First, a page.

Caution Is Back


Adherence to safety norms will help keep COVID under control

Though India has been reporting fewer COVID-19 cases for over a fortnight, the Centre has advised states and Union Territories to ramp up testing as part of measures to keep the increase in cases in check. Some regions are witnessing a second wave; the Centre’s directions are cautionary steps to bring the surge under control. The advice has been issued in the wake of continuous rise in cases in European countries and the United States as well as some northern states of the country, especially Delhi, Punjab, Uttar Pradesh and Himachal Pradesh. The number of cases and positivity rate is slightly lower than last week but the same is not because the virus is striking a lesser number of people. The experts believe that a lesser number of cases is being reported across the country because the governments have scaled down testing. They feel that in view of winter and air pollution due to use of firecrackers during the festive season, COVID-19 cases should have gone up but the figures released by the authorities speak otherwise.  

While the cases have shown a downward trend in most parts of the country, an abnormal increase was seen in the states of Haryana, Rajasthan, Gujarat and Manipur last week. The Centre had to send high-level health teams to these states. With the surge reported also from four other states – Himachal Pradesh, Punjab, Uttar Pradesh and Chhattisgarh — the Centre sent teams there on Sunday. The situation is alarming in Delhi, which had claimed to have contained the virus spread. Delhi has been the worst affected state in terms of daily spike for more than three weeks and there are no signs of cases falling, though Chief Minister Arvind Kejriwal keeps assuring the cases would come down soon. The increase in cases has been attributed to people becoming complacent and not adhering to directives of health authorities, particularly relating to wearing of masks and social distancing. The problems are likely to be compounded further by the onset of winter during which even otherwise the number of flu cases used

to increase. 

Goa, which used to conduct the highest number of tests per million among states, too has followed the national policy of conducting a lesser number of tests, as a result of which the number of people testing coronavirus positive has come down drastically over the past several weeks. With the state  thrown open for all activities, including tourism, it has seen a large number of tourists arriving from different parts of the country, including Delhi. There are reports of infections among tourists. Though it is not clear whether they were infected before or were infected when they came in contact with others, the government needs to scale up vigilance, regulation, checks and testing as it lifts curbs on economic activities. There is not much vigilance over the activities of tourists, especially during nights, hence the rules relating to mandatory use of masks and social distancing are often flouted on the streets of the state and at the airport.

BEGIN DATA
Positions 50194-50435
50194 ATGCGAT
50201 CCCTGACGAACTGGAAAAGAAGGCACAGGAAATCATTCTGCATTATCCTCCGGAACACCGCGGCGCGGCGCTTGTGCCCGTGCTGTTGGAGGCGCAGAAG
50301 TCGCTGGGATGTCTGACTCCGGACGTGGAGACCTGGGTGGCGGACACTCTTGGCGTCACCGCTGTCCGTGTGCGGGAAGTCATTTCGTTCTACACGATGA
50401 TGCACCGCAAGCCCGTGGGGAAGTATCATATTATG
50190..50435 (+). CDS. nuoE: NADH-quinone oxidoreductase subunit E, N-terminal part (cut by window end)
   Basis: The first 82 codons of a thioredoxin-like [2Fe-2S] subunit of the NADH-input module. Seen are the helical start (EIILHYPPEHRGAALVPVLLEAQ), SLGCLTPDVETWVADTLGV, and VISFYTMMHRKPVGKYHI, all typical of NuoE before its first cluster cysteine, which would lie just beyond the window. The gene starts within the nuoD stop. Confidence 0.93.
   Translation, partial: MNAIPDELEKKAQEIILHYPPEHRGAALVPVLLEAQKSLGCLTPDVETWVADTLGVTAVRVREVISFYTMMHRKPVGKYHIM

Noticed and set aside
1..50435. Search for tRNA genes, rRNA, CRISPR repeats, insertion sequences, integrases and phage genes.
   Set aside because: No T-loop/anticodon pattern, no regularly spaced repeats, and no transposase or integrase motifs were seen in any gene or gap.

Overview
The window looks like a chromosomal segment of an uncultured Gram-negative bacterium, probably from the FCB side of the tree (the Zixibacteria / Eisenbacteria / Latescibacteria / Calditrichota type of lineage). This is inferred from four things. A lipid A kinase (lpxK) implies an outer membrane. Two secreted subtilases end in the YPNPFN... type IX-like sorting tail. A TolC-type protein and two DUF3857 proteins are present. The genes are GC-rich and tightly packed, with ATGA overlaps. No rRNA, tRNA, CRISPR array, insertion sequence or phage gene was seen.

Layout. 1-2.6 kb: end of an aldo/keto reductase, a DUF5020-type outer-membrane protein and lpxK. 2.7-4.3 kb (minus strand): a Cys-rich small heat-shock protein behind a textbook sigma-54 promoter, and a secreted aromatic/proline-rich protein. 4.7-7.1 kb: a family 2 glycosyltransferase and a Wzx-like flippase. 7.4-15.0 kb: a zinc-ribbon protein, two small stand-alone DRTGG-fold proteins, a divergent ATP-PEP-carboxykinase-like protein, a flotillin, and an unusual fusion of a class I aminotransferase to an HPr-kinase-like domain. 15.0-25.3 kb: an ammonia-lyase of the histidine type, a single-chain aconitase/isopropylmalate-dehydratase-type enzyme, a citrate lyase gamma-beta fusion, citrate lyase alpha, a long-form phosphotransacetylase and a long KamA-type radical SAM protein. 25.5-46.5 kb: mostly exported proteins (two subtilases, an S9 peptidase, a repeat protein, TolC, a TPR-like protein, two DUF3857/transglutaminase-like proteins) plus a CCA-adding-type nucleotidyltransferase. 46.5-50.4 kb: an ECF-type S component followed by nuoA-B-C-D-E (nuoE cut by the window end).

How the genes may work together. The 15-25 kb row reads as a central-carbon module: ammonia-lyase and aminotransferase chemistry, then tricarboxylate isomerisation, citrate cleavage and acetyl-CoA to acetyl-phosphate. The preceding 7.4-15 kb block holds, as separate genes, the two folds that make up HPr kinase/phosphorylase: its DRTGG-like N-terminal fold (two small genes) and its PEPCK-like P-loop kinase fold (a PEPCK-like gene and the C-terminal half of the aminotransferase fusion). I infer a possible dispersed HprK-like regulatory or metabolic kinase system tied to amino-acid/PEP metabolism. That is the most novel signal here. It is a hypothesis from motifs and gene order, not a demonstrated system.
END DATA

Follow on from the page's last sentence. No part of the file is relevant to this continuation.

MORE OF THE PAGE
It is good to see the government putting up checks at the airport and railway stations. Health Minister Vishwajit Rane has said that Goa will adopt the standard operating procedures followed by the Maharashtra government for monitoring the people coming from Delhi. With the threat of a second wave looming large with some regions of the country witnessing a second or third wave, it is necessary that Goa restarts screening not just travellers from Delhi but all those who enter the state, as unchecked virus-carrying visitors could pass on infection to Goans. It is necessary for Goans and visitors to take the threat of COVID-19 seriously and adhere to rules issued by the authorities or we could be in a situation like Europe and America which are gripped by a second wave. Though putting restrictions on movement in view of increase in COVID cases would lead to further slowdown of economy, it would be better rather than facing a shutdown in case of a big surge in cases, which could become unmanageable as the much awaited vaccine is still months away and all the people might not get it quickly, easily and cheaply.